1 In after-life, Plus tard dans la vie.-_2 Owing to, L'effet de, or dus à, or résultant de.—3 Autobiography, Histoire de sa vie.4 To stand at the top, Être le premier.—5 With all, Malgré.–6 Day came after day, Les jours se succédèrent.-7 The lower part, La partie inférieure, or le bag.—8 Interrogation, Examen.-9 Of taking him down, De le faire descendre.—10 Without his perceiving it, Sans qu'il s'en aperçût.—11 Measure, Entreprise.—12 Friendly, Magique.


looked down ;? the talisman was gone, his ideas became confused,” he could not reply. I seized the opportunity, answered the question and took his place, which he never recovered, nor do I believe 3 he ever suspected the author of the trick.4

“I have often met with 5 him since, and never with out feeling my conscience reproach me. Frequently have I resolved to make him some amends? by rendering him a service ; but an opportunity did not present itself, and I fear I did not seek one with as much ardour as I sought to supplant him at school."

LOCKHART. 1794–1854.


OF WHARTON. I HAVE had the honour of much conversation 8 with his lordship, and am thoroughly, convinced how indifferent he is to applause, and how 10 insensible of" reproach. ... He is without 12 the sense of shame, or glory, as some men are without the sense of smelling; and therefore 13 a good name 14 to him is no more than 15 a precious ointment 16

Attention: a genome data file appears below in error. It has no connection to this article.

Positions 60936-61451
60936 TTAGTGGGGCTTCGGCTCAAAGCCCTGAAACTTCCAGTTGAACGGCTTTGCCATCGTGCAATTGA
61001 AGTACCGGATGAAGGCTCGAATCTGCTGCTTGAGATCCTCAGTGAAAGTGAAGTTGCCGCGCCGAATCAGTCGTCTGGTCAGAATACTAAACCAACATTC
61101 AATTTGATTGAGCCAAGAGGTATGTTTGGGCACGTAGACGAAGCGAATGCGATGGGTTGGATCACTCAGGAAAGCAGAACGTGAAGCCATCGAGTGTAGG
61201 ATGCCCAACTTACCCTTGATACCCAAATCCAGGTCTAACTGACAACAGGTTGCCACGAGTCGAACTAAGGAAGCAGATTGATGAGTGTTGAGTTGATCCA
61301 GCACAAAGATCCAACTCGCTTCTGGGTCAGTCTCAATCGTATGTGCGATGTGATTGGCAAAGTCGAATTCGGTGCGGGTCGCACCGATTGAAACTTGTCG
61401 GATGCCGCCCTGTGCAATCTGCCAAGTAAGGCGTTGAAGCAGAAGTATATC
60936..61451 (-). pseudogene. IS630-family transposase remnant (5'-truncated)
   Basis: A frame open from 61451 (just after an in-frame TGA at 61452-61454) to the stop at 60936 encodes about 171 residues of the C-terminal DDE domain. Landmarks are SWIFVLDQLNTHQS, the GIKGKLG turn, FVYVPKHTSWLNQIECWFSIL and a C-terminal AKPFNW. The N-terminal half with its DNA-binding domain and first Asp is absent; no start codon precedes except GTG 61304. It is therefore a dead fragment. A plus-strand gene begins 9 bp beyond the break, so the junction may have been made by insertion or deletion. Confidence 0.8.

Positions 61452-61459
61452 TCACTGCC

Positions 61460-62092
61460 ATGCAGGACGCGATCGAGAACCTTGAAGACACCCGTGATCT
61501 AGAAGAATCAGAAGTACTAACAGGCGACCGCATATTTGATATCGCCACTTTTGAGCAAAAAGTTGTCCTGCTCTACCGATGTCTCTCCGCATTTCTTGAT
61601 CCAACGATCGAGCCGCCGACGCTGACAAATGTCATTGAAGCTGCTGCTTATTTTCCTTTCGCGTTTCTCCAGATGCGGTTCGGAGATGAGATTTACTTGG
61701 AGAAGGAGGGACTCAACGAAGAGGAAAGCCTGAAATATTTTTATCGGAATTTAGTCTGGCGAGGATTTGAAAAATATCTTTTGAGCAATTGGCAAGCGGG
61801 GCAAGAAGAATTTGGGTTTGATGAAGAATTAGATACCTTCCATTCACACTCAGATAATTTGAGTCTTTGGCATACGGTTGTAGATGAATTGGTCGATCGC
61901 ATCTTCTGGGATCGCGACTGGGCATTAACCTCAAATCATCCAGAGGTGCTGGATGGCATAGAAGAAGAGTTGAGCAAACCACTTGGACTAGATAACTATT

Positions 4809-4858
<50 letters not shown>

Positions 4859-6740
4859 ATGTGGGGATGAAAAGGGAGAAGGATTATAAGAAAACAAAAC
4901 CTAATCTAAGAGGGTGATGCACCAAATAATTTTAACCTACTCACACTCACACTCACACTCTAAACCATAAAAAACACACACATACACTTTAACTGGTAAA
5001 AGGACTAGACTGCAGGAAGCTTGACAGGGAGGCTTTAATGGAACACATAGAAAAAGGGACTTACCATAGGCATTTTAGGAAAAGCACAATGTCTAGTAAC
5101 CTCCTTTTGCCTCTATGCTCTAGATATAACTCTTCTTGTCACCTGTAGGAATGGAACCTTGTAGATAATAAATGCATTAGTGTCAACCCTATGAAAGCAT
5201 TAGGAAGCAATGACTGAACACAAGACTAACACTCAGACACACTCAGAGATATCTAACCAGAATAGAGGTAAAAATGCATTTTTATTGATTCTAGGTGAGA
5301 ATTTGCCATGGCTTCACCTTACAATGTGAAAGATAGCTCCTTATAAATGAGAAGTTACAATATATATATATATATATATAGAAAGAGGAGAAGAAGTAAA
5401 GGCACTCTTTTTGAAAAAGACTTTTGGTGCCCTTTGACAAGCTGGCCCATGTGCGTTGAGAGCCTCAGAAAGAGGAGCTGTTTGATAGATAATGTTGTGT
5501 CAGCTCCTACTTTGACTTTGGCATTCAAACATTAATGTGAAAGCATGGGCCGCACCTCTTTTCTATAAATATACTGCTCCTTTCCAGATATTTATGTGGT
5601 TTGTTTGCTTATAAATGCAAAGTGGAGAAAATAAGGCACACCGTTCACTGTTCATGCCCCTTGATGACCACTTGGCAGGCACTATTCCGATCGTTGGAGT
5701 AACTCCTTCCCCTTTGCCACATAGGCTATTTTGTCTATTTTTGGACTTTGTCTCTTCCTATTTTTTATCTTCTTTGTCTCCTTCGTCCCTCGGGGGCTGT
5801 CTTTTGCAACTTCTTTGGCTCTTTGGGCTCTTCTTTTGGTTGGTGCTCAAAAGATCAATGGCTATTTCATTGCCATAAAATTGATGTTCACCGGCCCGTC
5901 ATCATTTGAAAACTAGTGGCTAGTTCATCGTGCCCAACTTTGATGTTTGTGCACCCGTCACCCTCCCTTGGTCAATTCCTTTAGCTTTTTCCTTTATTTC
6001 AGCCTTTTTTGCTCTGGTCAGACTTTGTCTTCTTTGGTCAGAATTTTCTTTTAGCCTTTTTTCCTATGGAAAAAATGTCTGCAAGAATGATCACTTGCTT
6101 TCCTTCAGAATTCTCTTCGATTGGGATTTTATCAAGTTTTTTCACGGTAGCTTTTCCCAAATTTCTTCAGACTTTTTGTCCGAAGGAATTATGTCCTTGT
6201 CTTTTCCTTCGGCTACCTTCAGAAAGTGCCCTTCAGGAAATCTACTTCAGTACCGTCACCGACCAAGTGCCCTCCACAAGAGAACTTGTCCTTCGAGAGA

1 To look down, Baisser les yeux.—2 To become confused, Se brou. iller.-3 Nor do I believe, Je ne crois pas non plus.--4 The author of this trick, De lui avoir joué ce tour.-5 To meet with, Rencontrer. _6 My conscience reproach me, L'aiguillon de ma conscience.—7 To make some amends, Faire quelque dédommagement.

8 Of much conversation, De converser beaucoup.–9 And am thoroughly convinced, Et je suis parfaitement convaincu.—10 And how, Autant que.-11 Of, Aux.–12 Without, Dépourvu de.—13 And therefore, C'est pourquoi.-—14 Name, Réputation.—15 No more than, Aussi peu de chose que.—16 Ointment, Parfum.

would be to these. Whoever, for the sake of others, were to describe the naturel of a serpent, a wolf, a crocodile or a fox, must be understood to do it without? any personal love or hatred for the animals themselves. In the same manner his excellency is one whom I neither personally love nor hate. I see him at court, at his own house, and sometimes at mine, for I have the honour of5 - his visits; and when these papers 6 are public, it is odds - but he will tell me, as he once did upon a like occasion,

" that he is mauled,” and then, with the easiest transition in the world, ask about the weather, or time of the day:9 so that I enter on the work with more cheerfulness,10 because I am sure neither to make him angry, nor any way hurt his reputation ; a pitch of happiness and security to which his excellency has arrived," and which no philosopher before him could reach.12 Thomas, Earl of Wharton, lord-lieutenant of Ireland, by the force of a wonderful constitution,13 has some years passed his grand climacteric 14 without any visible effects of old age,15 either on his body or his mind. . . . Whether he walks or